Occupancy restrictions meant to limit the number of adults living in a single family home were once again the main topic of conversation during the Nov. 5 Reynoldsburg City Council meeting.
Since May, council has been wrestling with the issue of boarding houses for immigrant workers that are zoned for single-family use. The proposed updates would require a minimum square footage per adult occupant and specific bedroom and bathroom requirements, features designed to tackle overcrowding issues.
The looming issue is one of enforcement. Many council members understand the need for an updated ordinance but worried that enforcement of the ordinance would continue to be difficult.
Councilman Brett Baxter stated that such legislation would be very hard to enforce and expressed concerned that they city maybe stepping on the rights of homeowners.
City Attorney Jed Hood acknowledged that enforcement would not be easy.
"We are trying to gain volunteer compliance with all our codes," said Hood. "Ultimately, enforcement of this ordinance would fall upon the city’s code enforcement officers."
Councilwoman Donna Shirey said that she could understand the purpose of the proposed code amendment but felt it was in violation of people’s rights.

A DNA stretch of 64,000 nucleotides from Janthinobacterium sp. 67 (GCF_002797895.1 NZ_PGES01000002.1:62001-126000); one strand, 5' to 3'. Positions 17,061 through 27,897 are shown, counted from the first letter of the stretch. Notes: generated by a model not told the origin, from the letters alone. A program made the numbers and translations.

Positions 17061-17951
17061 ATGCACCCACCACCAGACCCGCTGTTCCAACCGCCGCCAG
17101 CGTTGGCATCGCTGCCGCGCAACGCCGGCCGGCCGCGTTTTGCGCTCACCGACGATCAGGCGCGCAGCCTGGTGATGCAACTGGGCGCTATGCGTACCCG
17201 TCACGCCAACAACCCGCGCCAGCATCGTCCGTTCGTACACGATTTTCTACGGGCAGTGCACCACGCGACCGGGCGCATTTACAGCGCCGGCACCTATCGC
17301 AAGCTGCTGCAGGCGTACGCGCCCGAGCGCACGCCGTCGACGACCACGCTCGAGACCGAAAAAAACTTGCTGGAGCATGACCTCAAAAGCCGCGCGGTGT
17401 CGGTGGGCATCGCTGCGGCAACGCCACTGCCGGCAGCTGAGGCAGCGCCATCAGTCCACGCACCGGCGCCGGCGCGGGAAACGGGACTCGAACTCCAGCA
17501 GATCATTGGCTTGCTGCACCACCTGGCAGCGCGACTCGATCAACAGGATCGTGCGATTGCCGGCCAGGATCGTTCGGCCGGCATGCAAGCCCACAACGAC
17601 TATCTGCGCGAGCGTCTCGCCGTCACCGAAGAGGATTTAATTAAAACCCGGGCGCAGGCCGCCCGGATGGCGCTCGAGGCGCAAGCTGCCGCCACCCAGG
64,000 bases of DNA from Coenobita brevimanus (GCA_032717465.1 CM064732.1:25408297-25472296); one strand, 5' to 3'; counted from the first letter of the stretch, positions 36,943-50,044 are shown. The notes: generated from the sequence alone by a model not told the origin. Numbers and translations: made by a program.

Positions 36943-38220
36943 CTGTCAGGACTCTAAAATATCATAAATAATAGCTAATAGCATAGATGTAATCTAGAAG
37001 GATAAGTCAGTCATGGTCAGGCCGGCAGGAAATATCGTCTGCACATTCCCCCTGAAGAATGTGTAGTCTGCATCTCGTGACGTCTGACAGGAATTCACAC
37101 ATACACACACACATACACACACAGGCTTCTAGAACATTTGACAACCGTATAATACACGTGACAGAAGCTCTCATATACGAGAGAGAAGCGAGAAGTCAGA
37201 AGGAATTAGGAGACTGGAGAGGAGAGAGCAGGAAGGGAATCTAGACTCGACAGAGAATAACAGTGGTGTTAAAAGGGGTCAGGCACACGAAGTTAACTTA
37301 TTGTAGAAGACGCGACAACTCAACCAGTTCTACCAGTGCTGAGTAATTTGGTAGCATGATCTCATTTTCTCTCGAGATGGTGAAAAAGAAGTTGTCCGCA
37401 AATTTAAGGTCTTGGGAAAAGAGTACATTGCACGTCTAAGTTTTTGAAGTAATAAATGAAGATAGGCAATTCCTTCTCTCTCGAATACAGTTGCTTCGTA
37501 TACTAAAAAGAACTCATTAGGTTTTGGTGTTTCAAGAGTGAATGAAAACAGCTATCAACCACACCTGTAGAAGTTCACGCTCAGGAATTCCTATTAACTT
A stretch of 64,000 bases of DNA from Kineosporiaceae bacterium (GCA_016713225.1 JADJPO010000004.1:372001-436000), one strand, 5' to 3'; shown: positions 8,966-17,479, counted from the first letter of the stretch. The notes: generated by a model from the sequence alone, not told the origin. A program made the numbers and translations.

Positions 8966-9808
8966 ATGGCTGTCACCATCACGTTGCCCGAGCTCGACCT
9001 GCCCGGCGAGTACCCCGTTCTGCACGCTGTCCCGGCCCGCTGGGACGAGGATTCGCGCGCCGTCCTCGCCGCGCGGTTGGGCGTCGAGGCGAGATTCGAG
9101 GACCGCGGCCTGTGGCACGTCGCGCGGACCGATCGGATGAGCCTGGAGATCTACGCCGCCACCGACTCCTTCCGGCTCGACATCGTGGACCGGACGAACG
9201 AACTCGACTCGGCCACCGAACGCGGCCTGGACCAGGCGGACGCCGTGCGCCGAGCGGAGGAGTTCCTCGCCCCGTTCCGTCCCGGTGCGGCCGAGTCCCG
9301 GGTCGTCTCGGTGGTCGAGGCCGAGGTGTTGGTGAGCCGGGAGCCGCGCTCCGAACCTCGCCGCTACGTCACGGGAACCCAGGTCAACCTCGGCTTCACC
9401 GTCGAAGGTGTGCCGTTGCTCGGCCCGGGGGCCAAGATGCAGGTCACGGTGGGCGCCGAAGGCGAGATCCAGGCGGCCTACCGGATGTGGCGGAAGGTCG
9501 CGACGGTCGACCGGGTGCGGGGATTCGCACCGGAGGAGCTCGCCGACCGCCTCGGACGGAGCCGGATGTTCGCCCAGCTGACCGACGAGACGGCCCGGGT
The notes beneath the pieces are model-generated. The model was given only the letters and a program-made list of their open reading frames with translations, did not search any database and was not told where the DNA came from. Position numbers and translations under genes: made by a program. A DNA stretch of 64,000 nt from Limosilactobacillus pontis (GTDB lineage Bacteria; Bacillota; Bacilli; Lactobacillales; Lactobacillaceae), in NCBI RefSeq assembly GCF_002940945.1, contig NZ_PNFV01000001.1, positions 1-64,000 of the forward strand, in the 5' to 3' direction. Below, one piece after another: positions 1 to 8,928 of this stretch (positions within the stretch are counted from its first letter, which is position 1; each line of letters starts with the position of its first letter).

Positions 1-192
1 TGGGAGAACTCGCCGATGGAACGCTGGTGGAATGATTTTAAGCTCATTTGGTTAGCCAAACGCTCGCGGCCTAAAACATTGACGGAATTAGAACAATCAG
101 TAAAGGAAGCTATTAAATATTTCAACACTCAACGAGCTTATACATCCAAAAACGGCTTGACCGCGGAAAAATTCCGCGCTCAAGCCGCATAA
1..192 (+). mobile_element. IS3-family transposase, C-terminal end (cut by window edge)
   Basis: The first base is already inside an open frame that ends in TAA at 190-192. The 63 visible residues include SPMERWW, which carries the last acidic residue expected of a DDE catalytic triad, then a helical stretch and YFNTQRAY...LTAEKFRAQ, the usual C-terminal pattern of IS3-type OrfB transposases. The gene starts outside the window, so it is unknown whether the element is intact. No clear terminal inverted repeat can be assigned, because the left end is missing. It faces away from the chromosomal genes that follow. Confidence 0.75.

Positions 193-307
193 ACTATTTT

"One of these days it’s going to come down to someone telling me where I can eat and go to the bathroom," Shirey said.
Resident Diane Seaton questioned the need for such legislation. "As a citizen of Reynoldsburg I can’t wrap my hands around the reason for this."
Seaton ask the council to explain why such ordinance is needed.
Councilman Mel Clemens stated that neighborhood homes used for boarding seasonal workers are the heart of the proposed amendment additions.
Clemens also stated that at the present time, the matter of boarding houses is small issue.
"But small problems turn into big problems, said Clemens adding, "It’s not such a small problem if it’s next door to you."
A conclusion could not be agreed upon and the topic remains open for discussion.